Use it up, wear it out, make it do, or do without. – New England proverb
Council for Textile Recycling, a nonprofit organization with headquarters in Bel Air, Maryland, explains in a simple language, “When your clothing, footwear, household textiles, and accessories are out of style, worn, torn, stained, or just no longer useful, donate or recycle them. It’s really that easy”.
The Council’s goal is to achieve zero textile waste going to landfills by 2037. To achieve this, the CTR plans to focus its efforts on three key areas:
- In the next few years, generating the resources needed to fund a multi-media Public Service Announcement campaign centered around a simple message: “Wear. Donate. Recycle.”
- Building an open source platform that facilitates contacts between member stakeholders with the aim of building relationships and sharing information that support post-consumer textile waste diversion activities.
- Engaging brands, retailers and municipalities in advocacy and other efforts aimed at informing the public about available end of life (EOL) options for PCTW.
Now that’s a real tough goal. But why have an easy goal for a tough problem? The problem of textile and clothing waste is gigantic. But if you really think, solution to this humungous problem is simple if it starts at the consumer’s level. Wear, donate and recycle. That’s what Council of Textile Recycling suggests.
Thank you CTR, for doing what you are doing.
Many people are not even aware that they can recycle their clothes. 95% of clothes can be reused and recycled, so why throw it away.
Reusing and recycling clothes helps save natural resources. It helps to save the most pressing issue today: water. Huge amounts of water is used in cultivating crops and producing textiles. It also saves dyes and chemicals used while producing textiles and clothing.
Secondary Materials and Recycled Textiles (SMART), founded in 1932, is an association composed of companies from the United States, Canada, Mexico, South and Central America, Europe, Asia, and Pacific Rim countries who are involved in every phase of industry. These companies are involved with the grading and sorting of mixed post-consumer textiles for the wiping materials and used clothing markets.
SMART shares information on items made by recycling textiles:
- Stuffed toys and pillows become car seat stuffing and automobile insulation.
- T-shirts, sheets, towels, and clothing become wiping cloths.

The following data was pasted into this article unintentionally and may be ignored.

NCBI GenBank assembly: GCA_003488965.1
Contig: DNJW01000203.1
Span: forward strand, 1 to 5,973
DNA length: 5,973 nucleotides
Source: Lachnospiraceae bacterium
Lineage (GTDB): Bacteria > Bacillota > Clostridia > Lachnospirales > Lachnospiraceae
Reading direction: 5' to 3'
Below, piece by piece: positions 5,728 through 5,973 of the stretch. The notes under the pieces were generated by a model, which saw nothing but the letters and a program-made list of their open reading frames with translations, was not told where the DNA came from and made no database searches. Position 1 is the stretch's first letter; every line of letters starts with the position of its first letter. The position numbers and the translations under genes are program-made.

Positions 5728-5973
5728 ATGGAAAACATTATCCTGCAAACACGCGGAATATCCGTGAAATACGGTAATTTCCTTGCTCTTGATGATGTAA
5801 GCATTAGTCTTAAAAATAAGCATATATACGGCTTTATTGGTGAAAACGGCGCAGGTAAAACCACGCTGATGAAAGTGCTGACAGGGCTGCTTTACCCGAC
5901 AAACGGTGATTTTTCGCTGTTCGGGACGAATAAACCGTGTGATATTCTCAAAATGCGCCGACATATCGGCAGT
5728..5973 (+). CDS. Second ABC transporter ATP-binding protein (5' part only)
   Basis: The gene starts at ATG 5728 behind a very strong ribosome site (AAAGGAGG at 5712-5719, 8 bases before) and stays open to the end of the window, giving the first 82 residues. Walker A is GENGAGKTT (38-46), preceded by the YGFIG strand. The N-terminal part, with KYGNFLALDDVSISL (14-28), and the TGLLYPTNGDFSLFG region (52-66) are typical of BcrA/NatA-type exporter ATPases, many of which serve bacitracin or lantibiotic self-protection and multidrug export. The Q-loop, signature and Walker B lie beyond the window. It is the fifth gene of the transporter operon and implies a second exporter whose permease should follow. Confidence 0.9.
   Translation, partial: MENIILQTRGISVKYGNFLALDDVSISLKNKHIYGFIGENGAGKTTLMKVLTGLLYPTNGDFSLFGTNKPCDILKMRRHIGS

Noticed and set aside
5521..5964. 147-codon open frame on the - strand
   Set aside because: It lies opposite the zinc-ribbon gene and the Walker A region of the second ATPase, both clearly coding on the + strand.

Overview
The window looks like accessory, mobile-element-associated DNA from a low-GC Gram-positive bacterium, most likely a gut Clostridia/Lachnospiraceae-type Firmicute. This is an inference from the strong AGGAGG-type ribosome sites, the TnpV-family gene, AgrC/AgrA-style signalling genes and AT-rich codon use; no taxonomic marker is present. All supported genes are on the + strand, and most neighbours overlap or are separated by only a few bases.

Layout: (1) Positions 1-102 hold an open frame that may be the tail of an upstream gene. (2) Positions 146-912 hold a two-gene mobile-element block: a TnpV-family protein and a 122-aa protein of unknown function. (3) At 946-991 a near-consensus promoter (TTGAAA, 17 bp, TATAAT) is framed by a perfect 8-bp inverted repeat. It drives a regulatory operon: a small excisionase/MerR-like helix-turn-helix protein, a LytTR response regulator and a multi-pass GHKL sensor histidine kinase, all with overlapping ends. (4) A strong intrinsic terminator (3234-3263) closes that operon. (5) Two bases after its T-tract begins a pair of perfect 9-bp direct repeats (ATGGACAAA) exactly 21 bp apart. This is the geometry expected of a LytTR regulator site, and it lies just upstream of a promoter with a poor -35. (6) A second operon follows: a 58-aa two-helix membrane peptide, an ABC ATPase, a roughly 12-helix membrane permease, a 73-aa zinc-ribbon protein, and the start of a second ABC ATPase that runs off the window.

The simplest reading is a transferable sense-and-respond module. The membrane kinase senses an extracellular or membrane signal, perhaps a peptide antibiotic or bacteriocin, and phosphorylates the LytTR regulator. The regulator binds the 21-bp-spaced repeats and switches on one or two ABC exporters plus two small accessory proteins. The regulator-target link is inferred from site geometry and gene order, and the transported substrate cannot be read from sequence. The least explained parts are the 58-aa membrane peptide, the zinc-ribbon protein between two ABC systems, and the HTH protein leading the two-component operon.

- Denim becomes home insulation.
- Shoe soles become paving material.
- Sweaters and coats become carpet padding.
- Curtains and drapes become stuffing for pillows, sleeping bags, and animal beds.
- Wool sweaters and materials become baseball and softball filling.
- Velvet materials become jewelry box lining.
- Leftover fabric scraps become paper money.
Below is life cycle of second hand clothing:
Source: Council for Textile Recycling
A report published in Chicago Tribune on April 12, 2016 highlights that from April 18 to 24, World Recycle Week, H&M aimed to collect 1000 tons of old clothing. H&M gave shoppers 30 percent discount in exchange of outgrown, hole ridden or no long trendy garments. H&M says it has recycled 25,000 tons of unwanted clothing since it began the in-store recycling program — which runs year-round with a 15 percent discount reward — in 2013. It aims to collect another 1,000 tons during its World Recycle Week push, and partnered with singer M.I.A. on a song and music video promoting the effort.
Now that might not be enough but it’s a great start by a popular “Fast Fashion” retailer.
I like clothes and used to buy a lot of them. Growing up, I never saw a piece of textile or cloth being wasted or trashed. Usually, non-required clothes were given away to people who can use them. So I developed a habit of not trashing my clothes. But with the passage of time, I collected lot of clothes that I was not using and piled up in the basement in various bags. I pledged to clear that up in 2016.
So this year, I worked for an hour, every Sunday, for 2 months and sorted out all my clothes and participated in a garage sale.
Here is a picture.
Sold clothes for $250 and donated rest of them to a thrift store. You get a tax benefit too. It was a lot of work but worth it. Now I am a happy man with fewer clothes in my closet.
I am really glad I did this. Here is my future plan: buy less, wear, donate and recycle.
Walking the talk.
- Main image courtesy http://www.charterrecycling.com/recycling-facts/how-to-recycle/
- Other images courtesy pixabay.com